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Five insights in five minutes

Five in Five: Archegos, real estate, China bonds, Deliveroo, EM
01 April 2021

    Archegos and China tech

    When asked why shares are tanking, you often hear the reply: ‘More sellers than buyers’. This can never be the case, of course, just as the forced sale of a handful of stocks by Archegos Capital last week must have been met with an equal amount of forced buying. The prices at which everyone agreed to trade, however, are a different matter. As can be seen in the chart below, a basket consisting of the names Archegos was supposedly torching (or rather, banks were on its behalf) has fallen almost 40 per cent since the recent highs. Half of the eight, including Baidu and Tencent Music Entertainment, are Chinese stocks popular in technology funds. Indeed, five China technology ETFs listed in America had more than a tenth of their portfolios in them. Nothing beats a spectacular fire sale when investing – either in companies or the funds that own them. Especially when nothing fundamental has changed.

    Themes: China equities, China technology

    Archegos and China tech 

    Listed real estate

    Global property stocks have underperformed wider equities since the outbreak of the pandemic. As can be seen below, the commonly-used FTSE EPRA Nareit Developed Index is down six per cent in the year to February in dollars, while shares have jumped by a quarter. You might have expected dividends per share of real estate equities to have similarly underperformed, as lockdown measures have meant many shops and leisure properties remain empty and millions of employees are working from home. In fact, real estate dividends per share have fallen by a smaller margin than equities generally. Can that be right? Either markets are implying greater falls in future dividends, or the decline in real estate stocks is an overreaction. Given advances in vaccine rollouts, continued policy support and forecast economic recoveries, a 3.8 per cent yield from listed property looks compelling versus MSCI ACWI on 200 basis points less.

    Themes: global listed real estate

    Listed real estate 

    Chinese bonds in the FTSE

    The last floodgate has been opened. Following in the wake of two main competitors with their major fixed income indices, FTSE Russell has confirmed this week that it will include Chinese government bonds (CGBs) in its widely-followed World Government Bond Index (WGBI). The estimated weight of CGBs in the index will be 5.25 per cent by the end of the inclusion process, which will span three years starting in November this year. With assets under management tracking the index estimated at around $2.5 trillion, the move roughly translates to $130 billion of additional foreign capital into CGBs over the course of three years, or approaching $4 billion per month. To give that some context, last year the monthly average foreign inflows into CGBs was $7 billion (see chart), so this FTSE WGBI inclusion will potentially mean a whopping 50 per cent of additional outside investment on a monthly basis. Get ready to ride the surge.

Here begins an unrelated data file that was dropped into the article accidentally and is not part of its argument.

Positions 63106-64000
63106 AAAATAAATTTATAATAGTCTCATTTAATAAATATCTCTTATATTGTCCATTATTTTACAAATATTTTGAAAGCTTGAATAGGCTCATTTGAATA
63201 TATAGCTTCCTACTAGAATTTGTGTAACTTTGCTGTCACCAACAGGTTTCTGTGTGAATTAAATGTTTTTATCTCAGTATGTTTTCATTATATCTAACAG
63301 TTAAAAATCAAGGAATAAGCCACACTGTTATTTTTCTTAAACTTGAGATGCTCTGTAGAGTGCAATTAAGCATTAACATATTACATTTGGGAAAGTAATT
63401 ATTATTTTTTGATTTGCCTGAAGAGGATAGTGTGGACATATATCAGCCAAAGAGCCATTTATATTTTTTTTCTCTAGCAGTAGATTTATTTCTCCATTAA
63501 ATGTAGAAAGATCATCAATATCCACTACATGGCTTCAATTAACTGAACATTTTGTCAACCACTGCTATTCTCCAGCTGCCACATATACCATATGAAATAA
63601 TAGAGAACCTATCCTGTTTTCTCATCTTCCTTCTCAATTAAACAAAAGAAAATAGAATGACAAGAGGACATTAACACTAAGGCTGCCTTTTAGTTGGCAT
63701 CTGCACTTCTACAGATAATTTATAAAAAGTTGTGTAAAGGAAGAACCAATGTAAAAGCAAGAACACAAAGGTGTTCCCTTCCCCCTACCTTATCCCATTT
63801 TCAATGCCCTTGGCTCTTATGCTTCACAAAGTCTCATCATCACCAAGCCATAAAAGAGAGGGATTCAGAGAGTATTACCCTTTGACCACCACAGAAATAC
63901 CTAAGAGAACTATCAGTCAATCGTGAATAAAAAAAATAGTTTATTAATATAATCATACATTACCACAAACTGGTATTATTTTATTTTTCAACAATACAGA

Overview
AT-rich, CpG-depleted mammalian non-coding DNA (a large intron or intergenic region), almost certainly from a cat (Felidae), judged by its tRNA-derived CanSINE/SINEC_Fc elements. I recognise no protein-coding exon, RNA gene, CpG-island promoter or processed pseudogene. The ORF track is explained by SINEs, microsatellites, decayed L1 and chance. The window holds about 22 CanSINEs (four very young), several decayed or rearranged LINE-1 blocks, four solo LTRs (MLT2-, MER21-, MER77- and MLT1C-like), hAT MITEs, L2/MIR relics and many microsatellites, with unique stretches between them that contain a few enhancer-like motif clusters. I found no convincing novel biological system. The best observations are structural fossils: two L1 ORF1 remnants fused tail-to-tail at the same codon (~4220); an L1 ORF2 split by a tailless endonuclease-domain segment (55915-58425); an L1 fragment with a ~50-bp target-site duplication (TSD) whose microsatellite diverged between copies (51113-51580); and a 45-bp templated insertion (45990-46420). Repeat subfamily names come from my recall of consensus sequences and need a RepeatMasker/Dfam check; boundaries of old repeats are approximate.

Themes: China, bonds

    Chinese bonds in the FTSE 

    China food delivery

    Deliveroo’s public debut on Tuesday – market cap $8 billion after an initial sell-off – comes a year into our wild lockdown nights of sitting on the sofa, eating takeaways. With revenue nine times the UK’s and double that of America, however, China makes Deliveroo look like a joey when it comes to online food delivery. Boasting some 500 million customers, sales have grown 30-fold in the past decade, with 90 per cent of China’s market attributable to the top two leading platforms, Meituan and Ele.me. Despite in-restaurant dining in the fourth quarter of 2020, the purchase frequency of Meituan’s users reached a record high of more than six times per month, and growth was up a third on the prior year. The two companies’ food delivery operating profit margins last quarter benefited, rising year-on-year and sequentially to 4.1 per cent (most global peers don’t make a profit), while revenues grew 40 per cent versus 2019.

    Themes: China equities

    China food delivery 

    EM and South Korea

    When faced with uncertainty, most humans seek guidance from tea leaves, stars or tarot cards. An emerging market investor, however, knows to look deep in their Seoul. Having endured a testing run of late – emerging equities have trailed global stocks by four per cent over the past month – South Korea offers hope. Although the country has only a third of the weight of China, when the likes of Samsung, SK Hynix and Hyundai are in an up-trend versus the MSCI emerging markets index (as now) the latter tends to outperform developed equities. Conversely, as can be seen in the chart below, when the relative performance of Korean shares dipped below its 200 day moving average for any length of time over the past decade, the emerging benchmark trailed the MSCI World by five per cent on average. South Korea currently holding its own bodes well.

    Themes: emerging market equities

    EM and South Korea 


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